Vancouver man among 3 accused in stock manipulation scheme

They allegedly laundered more then $230,000 in proceeds from inflated penny stocks

By Patty Hastings, Columbian Social Services, Demographics, Faith



A Vancouver man was among three charged Tuesday in U.S. District Court in Tacoma with manipulating penny stocks and laundering more than $230,000 in proceeds. Mikhail Galas, 24, was arrested in Long Beach, Calif., when he arrived on a flight from Portland.

Galas allegedly participated in the “pump and dump” scheme with Alexander Hawatmah, 23, of Salem, Ore., and Christopher Mrowca, 24. They face charges of conspiracy to commit securities fraud and conspiracy to launder monetary instruments, according to U.S. Attorney Jenny Durkan.

Galas will appear in court in Los Angeles. Hawatmah is already incarcerated in Oregon on an unrelated charge and will appear in federal court at a later date. Mrowca was arrested in his hometown of Bradenton, Fla., and will make a first appearance in Tampa.

According to the criminal complaint, between December 2011 and April 2012, the three men made it appear as though a penny stock was being actively traded. The accused accounted for 85 percent of the trades to a purported flea market business in Florida, Durkan said. One of them would sell shares while the other bought them to make it appear as though investors were interested in the company.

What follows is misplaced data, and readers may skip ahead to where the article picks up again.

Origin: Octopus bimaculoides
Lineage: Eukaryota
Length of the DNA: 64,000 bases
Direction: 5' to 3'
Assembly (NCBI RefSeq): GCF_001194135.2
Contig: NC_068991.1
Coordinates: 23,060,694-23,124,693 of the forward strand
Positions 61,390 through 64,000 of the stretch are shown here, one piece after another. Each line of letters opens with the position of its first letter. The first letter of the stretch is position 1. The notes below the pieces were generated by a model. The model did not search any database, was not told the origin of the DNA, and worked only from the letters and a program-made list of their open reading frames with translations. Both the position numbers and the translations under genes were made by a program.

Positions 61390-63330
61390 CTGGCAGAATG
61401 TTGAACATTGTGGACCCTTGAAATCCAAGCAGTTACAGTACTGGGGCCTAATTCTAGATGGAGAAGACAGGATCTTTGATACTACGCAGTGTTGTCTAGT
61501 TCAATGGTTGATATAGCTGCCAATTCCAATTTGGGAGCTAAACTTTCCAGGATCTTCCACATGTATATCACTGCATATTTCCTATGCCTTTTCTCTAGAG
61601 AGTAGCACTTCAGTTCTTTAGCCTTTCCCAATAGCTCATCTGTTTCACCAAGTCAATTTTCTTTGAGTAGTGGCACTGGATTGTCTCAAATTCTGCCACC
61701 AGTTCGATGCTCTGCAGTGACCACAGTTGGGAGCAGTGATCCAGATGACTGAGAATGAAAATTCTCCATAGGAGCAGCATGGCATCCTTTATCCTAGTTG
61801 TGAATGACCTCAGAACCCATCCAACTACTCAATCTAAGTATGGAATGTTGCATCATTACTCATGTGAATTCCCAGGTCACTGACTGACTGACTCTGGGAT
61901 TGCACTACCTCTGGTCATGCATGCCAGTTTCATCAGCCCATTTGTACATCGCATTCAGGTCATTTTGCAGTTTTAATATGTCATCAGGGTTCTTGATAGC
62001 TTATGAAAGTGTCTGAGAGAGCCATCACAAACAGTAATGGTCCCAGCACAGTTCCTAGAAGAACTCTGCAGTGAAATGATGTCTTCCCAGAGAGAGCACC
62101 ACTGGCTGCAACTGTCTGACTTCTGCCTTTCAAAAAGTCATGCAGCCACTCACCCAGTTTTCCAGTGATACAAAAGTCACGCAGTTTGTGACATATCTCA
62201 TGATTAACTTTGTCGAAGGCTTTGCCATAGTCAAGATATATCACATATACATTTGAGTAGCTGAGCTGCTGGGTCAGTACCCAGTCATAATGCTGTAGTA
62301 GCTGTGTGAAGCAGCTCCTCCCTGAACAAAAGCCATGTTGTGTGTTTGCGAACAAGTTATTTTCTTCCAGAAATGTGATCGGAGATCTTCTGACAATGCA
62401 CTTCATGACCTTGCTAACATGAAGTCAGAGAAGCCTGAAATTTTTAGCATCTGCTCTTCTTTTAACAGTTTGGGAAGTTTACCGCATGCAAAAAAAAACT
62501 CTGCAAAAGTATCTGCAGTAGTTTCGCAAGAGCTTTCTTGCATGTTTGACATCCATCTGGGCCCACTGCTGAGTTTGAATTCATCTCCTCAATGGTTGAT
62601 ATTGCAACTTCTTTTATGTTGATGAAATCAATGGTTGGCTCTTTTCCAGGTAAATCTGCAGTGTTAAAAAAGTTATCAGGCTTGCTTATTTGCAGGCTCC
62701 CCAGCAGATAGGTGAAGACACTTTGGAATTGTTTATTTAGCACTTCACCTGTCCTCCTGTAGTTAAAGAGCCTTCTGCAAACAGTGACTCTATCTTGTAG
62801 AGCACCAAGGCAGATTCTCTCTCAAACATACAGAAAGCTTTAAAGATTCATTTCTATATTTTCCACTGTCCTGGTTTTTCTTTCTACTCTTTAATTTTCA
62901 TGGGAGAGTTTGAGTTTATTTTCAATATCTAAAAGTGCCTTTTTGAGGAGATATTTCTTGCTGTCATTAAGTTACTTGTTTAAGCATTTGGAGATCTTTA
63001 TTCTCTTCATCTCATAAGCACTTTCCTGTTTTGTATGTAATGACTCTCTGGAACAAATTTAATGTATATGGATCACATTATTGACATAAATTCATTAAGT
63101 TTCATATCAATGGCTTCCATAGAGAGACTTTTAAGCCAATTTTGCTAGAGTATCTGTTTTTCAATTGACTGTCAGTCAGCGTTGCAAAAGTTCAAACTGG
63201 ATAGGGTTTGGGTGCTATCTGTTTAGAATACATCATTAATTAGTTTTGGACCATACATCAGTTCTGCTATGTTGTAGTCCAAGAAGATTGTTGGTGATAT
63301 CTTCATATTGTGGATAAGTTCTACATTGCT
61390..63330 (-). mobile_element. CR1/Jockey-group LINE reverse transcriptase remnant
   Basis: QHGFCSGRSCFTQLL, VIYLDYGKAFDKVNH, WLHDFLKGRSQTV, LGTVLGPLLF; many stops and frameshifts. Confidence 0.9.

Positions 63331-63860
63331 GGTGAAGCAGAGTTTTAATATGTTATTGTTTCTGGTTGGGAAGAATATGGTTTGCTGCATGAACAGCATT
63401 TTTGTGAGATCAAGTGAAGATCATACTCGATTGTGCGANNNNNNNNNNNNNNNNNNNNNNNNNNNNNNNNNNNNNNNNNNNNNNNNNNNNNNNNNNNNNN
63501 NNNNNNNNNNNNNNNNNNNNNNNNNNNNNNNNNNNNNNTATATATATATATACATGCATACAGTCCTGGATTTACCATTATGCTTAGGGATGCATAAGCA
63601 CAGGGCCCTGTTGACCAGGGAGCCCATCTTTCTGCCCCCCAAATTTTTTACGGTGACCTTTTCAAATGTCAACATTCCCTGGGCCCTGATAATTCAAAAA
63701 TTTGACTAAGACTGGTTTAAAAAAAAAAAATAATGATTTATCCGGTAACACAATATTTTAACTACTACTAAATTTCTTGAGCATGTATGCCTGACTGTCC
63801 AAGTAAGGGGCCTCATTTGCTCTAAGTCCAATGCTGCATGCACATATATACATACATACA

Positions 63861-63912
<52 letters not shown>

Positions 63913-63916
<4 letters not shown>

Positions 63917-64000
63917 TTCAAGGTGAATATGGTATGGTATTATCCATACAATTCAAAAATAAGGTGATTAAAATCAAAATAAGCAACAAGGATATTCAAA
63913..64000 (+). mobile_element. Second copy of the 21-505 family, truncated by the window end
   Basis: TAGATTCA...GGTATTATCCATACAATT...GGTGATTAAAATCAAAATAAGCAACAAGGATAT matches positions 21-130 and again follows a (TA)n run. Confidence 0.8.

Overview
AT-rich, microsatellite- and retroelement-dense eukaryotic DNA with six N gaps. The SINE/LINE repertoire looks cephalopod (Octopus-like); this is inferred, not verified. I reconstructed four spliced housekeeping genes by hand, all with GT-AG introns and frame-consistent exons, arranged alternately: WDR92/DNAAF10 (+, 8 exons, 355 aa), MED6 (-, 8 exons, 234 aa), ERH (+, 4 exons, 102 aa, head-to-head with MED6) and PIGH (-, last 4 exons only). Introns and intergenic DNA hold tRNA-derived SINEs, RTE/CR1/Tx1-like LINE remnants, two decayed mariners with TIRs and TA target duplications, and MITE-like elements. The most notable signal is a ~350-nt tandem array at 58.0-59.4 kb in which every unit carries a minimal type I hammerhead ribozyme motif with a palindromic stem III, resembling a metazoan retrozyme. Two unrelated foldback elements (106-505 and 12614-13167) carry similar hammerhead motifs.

The penny stock actually had little value and no business that would generate a lot of revenue, Durkan said.

The three men also allegedly send fraudulent and misleading promotional emails that enticed people to buy the stock, at which point the accused would sell their shares and make a profit. Mrowca and Hawatmeh allegedly laundered those proceeds by passing the money through third-party accounts and then purchasing gold and silver bars.

“Manipulative trading in penny stocks can lead to big profits for swindlers at the expense of small investors who buy the hype,” Durkan said.

Conspiracy to commit securities fraud is punishable by up to five years in prison and a $250,000 fine. Conspiracy to launder monetary instruments is punishable by up to 20 years in prison.

The Securities and Exchange Commission also filed a civil case against the men.